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Effect on neutrophil kinetics and serum opsonic capacity of intravenous administration of immune globulin to neonates with clinical signs of early-onset sepsis.

Author(s): Christensen RD, Brown MS, Hall DC, Lassiter HA, Hill HR

Affiliation(s): Divisions of Human Development and Aging, University of Utah School of Medicine, Salt Lake City 84132.

Publication date & source: 1991-04, J Pediatr., 118(4 ( Pt 1)):606-14.

Publication type: Clinical Trial; Randomized Controlled Trial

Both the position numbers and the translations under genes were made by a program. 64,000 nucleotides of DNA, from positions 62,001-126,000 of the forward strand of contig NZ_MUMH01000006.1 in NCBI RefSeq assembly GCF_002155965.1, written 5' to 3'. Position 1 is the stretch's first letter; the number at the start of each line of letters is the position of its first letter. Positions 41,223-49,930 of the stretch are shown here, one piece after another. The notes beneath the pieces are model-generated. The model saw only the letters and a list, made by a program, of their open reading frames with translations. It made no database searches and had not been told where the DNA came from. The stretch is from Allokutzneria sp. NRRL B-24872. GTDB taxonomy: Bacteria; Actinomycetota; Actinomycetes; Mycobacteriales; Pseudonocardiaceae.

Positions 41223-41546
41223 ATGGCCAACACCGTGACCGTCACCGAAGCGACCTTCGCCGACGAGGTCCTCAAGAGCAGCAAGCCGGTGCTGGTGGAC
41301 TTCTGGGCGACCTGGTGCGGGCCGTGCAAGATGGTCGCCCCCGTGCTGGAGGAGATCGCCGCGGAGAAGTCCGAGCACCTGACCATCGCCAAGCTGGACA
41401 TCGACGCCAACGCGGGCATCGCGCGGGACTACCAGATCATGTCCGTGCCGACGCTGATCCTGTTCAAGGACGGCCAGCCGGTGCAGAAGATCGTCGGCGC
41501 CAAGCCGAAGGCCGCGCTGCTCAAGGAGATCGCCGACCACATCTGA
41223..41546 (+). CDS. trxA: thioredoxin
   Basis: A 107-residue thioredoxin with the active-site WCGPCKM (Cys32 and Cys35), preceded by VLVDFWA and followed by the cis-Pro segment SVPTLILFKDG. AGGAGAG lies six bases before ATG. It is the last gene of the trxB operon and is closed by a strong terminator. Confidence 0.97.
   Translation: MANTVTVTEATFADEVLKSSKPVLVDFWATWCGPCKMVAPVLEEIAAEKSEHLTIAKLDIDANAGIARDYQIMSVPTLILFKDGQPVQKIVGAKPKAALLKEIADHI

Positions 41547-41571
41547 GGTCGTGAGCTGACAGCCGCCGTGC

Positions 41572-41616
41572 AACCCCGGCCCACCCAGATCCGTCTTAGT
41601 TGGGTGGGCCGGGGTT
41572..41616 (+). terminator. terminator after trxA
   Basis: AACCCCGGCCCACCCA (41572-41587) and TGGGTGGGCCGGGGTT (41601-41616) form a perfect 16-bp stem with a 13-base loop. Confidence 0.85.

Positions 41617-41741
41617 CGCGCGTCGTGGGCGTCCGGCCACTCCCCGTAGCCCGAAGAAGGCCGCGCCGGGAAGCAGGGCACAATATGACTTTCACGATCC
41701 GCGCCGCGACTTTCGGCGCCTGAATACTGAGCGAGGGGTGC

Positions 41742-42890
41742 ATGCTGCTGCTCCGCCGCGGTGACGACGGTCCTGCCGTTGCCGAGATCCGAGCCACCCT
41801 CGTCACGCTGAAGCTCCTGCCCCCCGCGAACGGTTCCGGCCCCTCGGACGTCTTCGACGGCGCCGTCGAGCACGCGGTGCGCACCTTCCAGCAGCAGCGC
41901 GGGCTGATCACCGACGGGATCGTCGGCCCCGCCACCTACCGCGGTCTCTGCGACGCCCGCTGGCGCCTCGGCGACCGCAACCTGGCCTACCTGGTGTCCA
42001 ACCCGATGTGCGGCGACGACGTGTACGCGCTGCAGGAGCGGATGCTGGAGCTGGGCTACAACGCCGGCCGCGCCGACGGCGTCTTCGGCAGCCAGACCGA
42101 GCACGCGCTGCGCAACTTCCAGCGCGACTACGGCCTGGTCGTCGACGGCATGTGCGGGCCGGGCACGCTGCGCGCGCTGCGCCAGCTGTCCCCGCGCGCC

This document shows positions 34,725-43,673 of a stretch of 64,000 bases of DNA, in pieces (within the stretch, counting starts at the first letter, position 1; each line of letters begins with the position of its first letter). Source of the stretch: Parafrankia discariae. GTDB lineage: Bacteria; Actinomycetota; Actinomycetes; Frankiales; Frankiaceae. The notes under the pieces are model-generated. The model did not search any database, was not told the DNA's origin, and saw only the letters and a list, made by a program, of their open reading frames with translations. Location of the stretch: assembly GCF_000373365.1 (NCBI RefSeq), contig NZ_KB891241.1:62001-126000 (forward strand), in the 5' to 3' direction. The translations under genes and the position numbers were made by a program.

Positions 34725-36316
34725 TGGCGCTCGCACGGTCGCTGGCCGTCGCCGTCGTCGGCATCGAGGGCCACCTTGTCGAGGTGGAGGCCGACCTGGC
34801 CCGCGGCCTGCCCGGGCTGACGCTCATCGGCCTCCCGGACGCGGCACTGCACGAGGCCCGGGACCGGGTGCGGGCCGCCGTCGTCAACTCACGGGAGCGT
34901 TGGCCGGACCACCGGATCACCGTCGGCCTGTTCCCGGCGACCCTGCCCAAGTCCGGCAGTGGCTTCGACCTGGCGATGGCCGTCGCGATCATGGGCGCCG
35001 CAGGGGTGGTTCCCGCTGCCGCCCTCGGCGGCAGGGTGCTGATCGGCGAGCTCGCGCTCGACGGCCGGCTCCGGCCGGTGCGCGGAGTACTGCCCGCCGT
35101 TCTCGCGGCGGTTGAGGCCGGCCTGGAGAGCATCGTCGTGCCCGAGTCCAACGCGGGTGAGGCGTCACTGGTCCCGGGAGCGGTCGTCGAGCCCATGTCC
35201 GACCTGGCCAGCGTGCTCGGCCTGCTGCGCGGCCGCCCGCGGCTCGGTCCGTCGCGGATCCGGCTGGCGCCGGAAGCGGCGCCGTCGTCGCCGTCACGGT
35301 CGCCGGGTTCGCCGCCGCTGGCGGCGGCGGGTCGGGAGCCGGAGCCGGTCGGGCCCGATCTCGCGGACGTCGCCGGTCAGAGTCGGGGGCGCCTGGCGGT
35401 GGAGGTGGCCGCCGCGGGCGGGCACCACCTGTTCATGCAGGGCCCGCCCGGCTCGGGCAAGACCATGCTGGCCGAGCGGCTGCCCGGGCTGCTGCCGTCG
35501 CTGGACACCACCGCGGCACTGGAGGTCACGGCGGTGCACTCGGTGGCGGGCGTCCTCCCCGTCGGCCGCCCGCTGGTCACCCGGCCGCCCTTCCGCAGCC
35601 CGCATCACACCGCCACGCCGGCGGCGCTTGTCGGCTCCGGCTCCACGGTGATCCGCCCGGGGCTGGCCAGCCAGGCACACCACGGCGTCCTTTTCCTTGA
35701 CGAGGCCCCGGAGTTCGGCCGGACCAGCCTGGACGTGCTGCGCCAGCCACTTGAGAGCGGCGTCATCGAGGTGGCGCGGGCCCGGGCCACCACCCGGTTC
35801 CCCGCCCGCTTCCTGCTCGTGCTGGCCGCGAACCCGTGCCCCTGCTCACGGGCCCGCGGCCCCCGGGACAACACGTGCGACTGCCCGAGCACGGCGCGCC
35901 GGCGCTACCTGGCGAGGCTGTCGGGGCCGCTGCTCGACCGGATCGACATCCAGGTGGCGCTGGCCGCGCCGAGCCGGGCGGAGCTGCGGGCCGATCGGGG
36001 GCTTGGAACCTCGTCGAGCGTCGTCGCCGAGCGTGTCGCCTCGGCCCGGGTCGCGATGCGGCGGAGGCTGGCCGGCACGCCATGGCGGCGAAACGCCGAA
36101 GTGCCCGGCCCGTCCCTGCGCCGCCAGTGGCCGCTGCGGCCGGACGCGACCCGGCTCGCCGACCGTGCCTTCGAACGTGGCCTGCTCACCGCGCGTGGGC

This study was designed to test the hypothesis that administration of immune globulin to human neonates with early-onset bacterial sepsis would (1) facilitate neutrophil egress from the marrow, (2) improve serum opsonic capacity, and (3) facilitate recovery from the infectious illness. Twenty-two newborn infants with clinical signs of early-onset sepsis were given an intravenous infusion of either 750 mg of immune globulin (IVIG) per kilogram of body weight or the same volume of a vehicle control (albumin). All 22 infants survived, but significant hematologic, immunologic, and respiratory differences were observed after the IVIG and not after the control infusion. Eleven of the patients had neutropenia; 24 hours after the infusions, the neutropenia had resolved in all six IVIG recipients but persisted in all five control recipients (p less than 0.001). Ten patients had I/T neutrophil ratios (a measure of immature neutrophils to total neutrophils on the leukocyte differential count) of less than 0.2. One hour after completion of the infusions, all five IVIG recipients had elevated I/T ratios (mean +/- SEM:0.10 +/- 0.05 before vs 0.43 +/- 0.03 after infusion; p less than 0.001), suggesting a prompt release of neutrophils from the marrow neutrophil storage pool into the circulation; no increase in the I/T ratio was observed in the control recipients. Six hours after the IVIG infusions, the ratio of arterial oxygen tension to fraction of inspired oxygen increased; no increase was observed after control infusions. Serum concentrations of IgG, IgG1, IgG2, IgG3, IgG4, and total hemolytic complement and the capacity of serum to support opsonophagocytosis of type II and type III group B streptococci increased markedly in the IVIG recipients but not in the control subjects. We conclude that administration of 750 mg IVIG per kilogram to neonates with clinical signs of early-onset sepsis was associated with immunologic, hematologic, and physiologic improvement.

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